Kobe always seemed to know who he wanted to be and what he wanted to do: he was going to the NBA straight from high school, play for the Lakers, and win championships. And he did, while doing so much more. As a short, bespectacled kid who struggled with his own confidence, I gravitated toward him because of his lack of fear and failure — traits others might say I lacked.
It also helped that Kobe embraced Filipinos and our culture whenever he visited the country. There was even that time he danced the tinikling and wore a Barong Tagalog (traditional Filipino men’s shirt). And it wasn’t mere obligation to the league or his sneaker deal that made him come back to the country — it was love.
“I enjoy sharing the game of basketball and you know, Manila, of all the places that I've travelled, this has so much passion and enthusiasm for the game. That's why I love coming back because I enjoy being around kids. I enjoy being around people who have the same passion," he said during his 2011 visit to Manila.
But more than basketball, it’s Kobe’s work ethic that will stay with me forever. The Mamba Mentality, he called it. For him, the hard work that results in success is part of the dream, and his preparation for the games, the long hours at the gym and in film rooms studying games, is something he relished.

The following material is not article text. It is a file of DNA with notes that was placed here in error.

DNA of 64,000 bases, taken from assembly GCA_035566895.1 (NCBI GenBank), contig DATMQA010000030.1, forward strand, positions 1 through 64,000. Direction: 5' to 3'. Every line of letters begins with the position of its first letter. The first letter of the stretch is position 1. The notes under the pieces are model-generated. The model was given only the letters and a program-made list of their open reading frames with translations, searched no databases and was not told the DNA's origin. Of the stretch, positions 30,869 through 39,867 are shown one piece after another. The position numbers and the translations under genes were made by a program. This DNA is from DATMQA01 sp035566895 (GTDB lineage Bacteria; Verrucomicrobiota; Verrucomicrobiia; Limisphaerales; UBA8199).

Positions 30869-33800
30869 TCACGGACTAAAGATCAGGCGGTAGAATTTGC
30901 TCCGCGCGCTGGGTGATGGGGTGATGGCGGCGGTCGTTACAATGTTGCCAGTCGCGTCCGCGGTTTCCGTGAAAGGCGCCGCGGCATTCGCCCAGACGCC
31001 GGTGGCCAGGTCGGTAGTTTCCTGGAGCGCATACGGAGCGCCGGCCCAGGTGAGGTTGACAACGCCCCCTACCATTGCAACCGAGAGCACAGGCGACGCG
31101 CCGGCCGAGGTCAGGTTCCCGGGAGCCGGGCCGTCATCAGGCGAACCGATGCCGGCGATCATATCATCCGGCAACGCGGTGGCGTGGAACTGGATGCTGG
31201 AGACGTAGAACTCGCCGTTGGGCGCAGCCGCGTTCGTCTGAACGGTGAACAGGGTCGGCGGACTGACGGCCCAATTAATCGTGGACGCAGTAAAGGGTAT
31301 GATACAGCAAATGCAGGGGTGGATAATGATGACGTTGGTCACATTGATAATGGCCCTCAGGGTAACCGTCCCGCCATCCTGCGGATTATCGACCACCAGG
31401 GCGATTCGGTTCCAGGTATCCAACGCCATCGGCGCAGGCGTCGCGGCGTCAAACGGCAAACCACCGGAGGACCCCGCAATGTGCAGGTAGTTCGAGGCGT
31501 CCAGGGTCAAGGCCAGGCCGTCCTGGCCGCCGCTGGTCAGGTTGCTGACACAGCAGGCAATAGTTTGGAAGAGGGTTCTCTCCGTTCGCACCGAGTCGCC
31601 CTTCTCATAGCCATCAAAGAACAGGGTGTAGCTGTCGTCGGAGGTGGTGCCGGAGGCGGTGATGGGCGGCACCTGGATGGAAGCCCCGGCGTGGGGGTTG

During his jersey retirement in 2017, he said, “those times when you get up early and you work hard. Those times you stay up late and you work hard. Those times when you don't feel like working. You're too tired. You don't want to push yourself, but you do it anyway… That is actually the dream.”
As a Filipino who commutes daily and works in a demanding industry, it hit home. Seeing Kobe embrace not just his success, but every aspect of his craft, even the less glamorous ones, was inspiring. He enjoyed not just the result, but the process and journey of getting there. Doing the same thing over and over can get tedious. “A dream job is still a job,” a character from one of my favourite comic books once said. But for Kobe, it never seemed like it.
Towards the end of his 20-year career, when Father Time had robbed him of most of his athletic abilities, he said that he still saw the beauty in the pain of losing. And during his retirement speech, he singled out the fans who supported the Lakers during their difficult years. Kobe enjoyed success, but he understood that failure and the journey are just as important in building character.
The only time I saw Kobe was back in 2013 when he was in Manila for promotional events. I was one of many fans hoping to see a glimpse of him. He had recently torn his Achilles, so I was never going to see him play. He was followed closely by security but still managed to smile and wave to us as he walked past and fulfilled one media obligation after another. It turned out to be the only time I would ever see him. But that was enough. Seeing his successes and failures, his hard work, and how much he enjoyed every aspect of it, resonated with me and the millions of Filipinos who grew up watching him. We never met Kobe, but his death was like losing a dear friend.
Find Immanuel on Twitter.